John Burnside is an admirably prolific writer. With his work spanning novels, short stories and well-received poetry collections, essays for various websites and collections, it is clear his enterprise is not defined by form. Rather, it is perhaps best defined as bravery, as the writer takes on as many forms as possible. This seems especially true as Burnside tackles his memoir, published in 2007. Traditionally, we can expect a memoir to be a composition of an author’s memories that are understood to be factual. However, before we enter this memoir proper, Burnside is quick to characterise his own work:
This book is best treated as a work of fiction. If he were here to discuss it, my father would agree, I’m sure, that it’s as true to say that I never had a father as it is to say that he never had a son.
Fiction is, of course, something invented, untrue: an exploration of the imagination. The nuances of this can be fleshed out eternally; yet for Burnside’s purposes, the imagination is a crucial component of his world view. Invention holds more weight than fact.
The fact, as Burnside presents it, is that his father was a fantasist. An alcoholic gambler, amongst other things, whose constant stream of lies and violent outlashes had him ostracised not only by his son but by his entire family, not to mention the communities into which the Burnside family frequently moved in hopes of new beginnings. A Lie About My Father traces much of John Burnside’s life from a young age, charting the tumultuous and often hideous relationship he had with his father. The young Burnside retreated into his imagination. In one of the more resonant occasion described early in the book, Burnside’s father berates his eight year old son for simply being alive when his sister, Elizabeth, had died shortly after birth. As the young child is told this, a mythic tale is woven into his father’s diatribe:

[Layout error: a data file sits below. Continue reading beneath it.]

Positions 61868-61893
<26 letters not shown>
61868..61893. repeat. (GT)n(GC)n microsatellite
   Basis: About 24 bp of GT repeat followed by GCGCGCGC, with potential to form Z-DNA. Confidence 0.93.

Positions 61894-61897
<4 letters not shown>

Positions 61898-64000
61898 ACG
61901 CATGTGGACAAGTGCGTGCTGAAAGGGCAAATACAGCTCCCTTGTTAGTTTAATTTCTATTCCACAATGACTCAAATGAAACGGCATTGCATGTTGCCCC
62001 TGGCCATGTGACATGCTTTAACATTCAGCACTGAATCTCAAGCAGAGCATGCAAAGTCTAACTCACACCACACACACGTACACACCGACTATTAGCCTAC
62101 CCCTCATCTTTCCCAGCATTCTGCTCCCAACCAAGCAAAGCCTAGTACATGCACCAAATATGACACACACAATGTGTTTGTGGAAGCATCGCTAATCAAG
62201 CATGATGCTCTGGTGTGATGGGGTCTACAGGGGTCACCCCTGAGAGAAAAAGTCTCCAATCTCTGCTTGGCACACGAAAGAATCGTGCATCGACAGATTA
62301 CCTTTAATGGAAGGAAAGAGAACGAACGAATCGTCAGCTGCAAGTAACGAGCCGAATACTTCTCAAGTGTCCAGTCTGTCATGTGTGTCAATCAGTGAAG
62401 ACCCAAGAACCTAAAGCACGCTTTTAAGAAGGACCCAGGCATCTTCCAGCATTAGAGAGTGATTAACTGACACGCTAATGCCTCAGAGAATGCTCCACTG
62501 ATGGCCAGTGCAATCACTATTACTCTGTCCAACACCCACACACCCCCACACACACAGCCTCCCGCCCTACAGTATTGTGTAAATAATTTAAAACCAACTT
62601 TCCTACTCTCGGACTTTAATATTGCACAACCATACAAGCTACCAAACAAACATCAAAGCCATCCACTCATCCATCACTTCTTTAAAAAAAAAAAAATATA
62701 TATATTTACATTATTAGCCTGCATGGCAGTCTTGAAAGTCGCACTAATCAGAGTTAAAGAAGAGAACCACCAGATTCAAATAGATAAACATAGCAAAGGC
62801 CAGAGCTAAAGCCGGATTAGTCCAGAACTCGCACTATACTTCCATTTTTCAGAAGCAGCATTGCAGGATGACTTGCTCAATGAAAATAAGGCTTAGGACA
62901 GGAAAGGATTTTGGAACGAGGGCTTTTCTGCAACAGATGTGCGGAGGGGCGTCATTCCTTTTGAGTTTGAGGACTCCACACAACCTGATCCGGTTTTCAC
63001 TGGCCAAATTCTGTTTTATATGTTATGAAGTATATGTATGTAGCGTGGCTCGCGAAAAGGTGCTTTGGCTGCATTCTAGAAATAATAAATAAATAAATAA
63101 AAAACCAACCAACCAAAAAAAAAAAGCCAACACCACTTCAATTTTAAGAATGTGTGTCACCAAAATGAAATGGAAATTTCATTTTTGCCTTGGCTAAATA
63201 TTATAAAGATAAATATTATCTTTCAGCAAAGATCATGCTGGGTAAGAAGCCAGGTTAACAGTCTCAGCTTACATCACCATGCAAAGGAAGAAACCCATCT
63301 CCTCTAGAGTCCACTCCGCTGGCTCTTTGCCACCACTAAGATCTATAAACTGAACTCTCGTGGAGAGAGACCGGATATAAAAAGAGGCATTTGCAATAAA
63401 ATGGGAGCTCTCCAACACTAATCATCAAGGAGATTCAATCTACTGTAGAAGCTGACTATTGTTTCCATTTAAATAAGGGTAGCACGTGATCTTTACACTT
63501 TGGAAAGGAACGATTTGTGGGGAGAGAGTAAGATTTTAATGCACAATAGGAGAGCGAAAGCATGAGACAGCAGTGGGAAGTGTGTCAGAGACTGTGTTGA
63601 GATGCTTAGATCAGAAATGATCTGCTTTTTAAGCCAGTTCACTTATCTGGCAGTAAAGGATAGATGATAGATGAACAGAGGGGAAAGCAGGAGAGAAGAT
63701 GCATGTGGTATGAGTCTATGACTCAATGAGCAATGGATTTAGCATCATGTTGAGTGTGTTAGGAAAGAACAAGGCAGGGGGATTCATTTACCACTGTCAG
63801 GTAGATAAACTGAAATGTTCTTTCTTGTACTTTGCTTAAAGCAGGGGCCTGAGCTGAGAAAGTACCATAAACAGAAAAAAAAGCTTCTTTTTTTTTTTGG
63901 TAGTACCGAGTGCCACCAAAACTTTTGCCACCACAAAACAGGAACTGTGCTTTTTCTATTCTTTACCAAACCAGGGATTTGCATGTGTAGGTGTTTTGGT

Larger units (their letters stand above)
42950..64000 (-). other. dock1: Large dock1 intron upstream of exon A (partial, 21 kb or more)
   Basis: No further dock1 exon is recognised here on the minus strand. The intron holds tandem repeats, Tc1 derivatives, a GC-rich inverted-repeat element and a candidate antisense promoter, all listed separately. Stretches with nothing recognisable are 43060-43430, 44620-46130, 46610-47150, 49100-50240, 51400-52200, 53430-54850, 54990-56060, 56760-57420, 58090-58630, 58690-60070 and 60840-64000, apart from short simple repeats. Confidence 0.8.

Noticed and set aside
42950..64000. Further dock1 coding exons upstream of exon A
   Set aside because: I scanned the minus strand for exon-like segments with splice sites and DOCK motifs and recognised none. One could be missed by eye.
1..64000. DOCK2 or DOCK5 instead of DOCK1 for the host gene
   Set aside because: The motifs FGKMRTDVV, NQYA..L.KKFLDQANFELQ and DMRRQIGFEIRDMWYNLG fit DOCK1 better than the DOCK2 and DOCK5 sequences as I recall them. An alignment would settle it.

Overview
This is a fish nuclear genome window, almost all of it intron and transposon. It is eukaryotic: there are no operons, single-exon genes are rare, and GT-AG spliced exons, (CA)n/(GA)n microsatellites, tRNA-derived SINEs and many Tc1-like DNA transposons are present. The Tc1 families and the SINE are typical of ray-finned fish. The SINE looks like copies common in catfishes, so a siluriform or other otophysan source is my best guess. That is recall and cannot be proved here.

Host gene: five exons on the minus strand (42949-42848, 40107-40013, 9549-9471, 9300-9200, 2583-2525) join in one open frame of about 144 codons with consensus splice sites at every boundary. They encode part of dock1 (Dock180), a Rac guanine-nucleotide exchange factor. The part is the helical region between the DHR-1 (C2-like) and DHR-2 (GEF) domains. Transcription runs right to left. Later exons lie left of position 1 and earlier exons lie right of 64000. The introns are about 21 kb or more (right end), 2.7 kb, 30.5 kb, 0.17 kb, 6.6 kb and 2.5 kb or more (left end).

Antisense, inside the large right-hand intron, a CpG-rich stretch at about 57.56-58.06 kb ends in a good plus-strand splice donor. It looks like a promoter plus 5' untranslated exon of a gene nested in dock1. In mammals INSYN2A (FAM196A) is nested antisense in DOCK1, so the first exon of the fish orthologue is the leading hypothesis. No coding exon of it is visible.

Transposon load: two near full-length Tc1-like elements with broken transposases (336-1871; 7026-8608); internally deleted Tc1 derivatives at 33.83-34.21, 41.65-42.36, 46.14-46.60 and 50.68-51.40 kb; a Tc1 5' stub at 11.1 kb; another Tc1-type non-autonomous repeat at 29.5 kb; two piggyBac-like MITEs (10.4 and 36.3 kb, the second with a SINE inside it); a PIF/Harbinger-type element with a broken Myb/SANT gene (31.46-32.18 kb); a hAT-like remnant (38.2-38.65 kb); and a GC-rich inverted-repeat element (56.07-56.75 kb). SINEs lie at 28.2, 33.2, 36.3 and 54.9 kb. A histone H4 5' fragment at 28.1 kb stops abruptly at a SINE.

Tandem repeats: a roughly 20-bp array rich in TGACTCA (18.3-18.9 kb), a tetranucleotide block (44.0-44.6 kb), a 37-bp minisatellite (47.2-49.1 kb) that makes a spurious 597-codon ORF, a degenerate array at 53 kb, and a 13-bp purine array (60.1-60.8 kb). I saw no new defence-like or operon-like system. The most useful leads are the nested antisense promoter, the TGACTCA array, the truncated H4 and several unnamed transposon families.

‘Her name was Elizabeth.’
Once upon a time, there was a little Indian boy who lived by himself
in a cave in the mountains. He was all alone in the world, except for
his friend, the timber wolf –
‘But do you know what?’
From a young age, Burnside reveals his tactics for avoiding – or at least distancing – himself (in as far as he can) from his father’s spiteful moments. There is a constant sense of displacement; the young boy is never in the right place, he is rarely acknowledged nor does he feel at home anywhere; the older Burnside remarks, “For boys like us, all that remained was our own minds and what we could do with them.” However, as the writer grows into an adult he too finds himself to be much like his father. This is a truth that his imagination will not overcome. The older John Burnside turns to binging on cocktails of substances with strangers and sometimes – admittedly out of his own perversions, in front of his family. Hopelessly, his father turns his back on him:
That last remark, however, said it all: it’s up to you. It was what he said whenever he gave up and washed his hands of a problem. […] I hated him for it.
This passage is one of a number in this memoir that speak in direct and unvarnished terms and the impact is only heightened because of Burnside’s tendency elsewhere to drift into loose and sensory language.
Those who are familiar with Burnside’s writing will have much to gain here. Despite its discomforting and uneasy subjects, qualities perhaps not so very unusual for a memoir, Burnside’s book is a worthwhile addition to his growing canon. There are moments that quite clearly inform his poetry – particularly chapters about imaginary brothers and cousins. Although not essential to understanding his poetry, A Lie About My Father adds another dimension to an already rich body of work.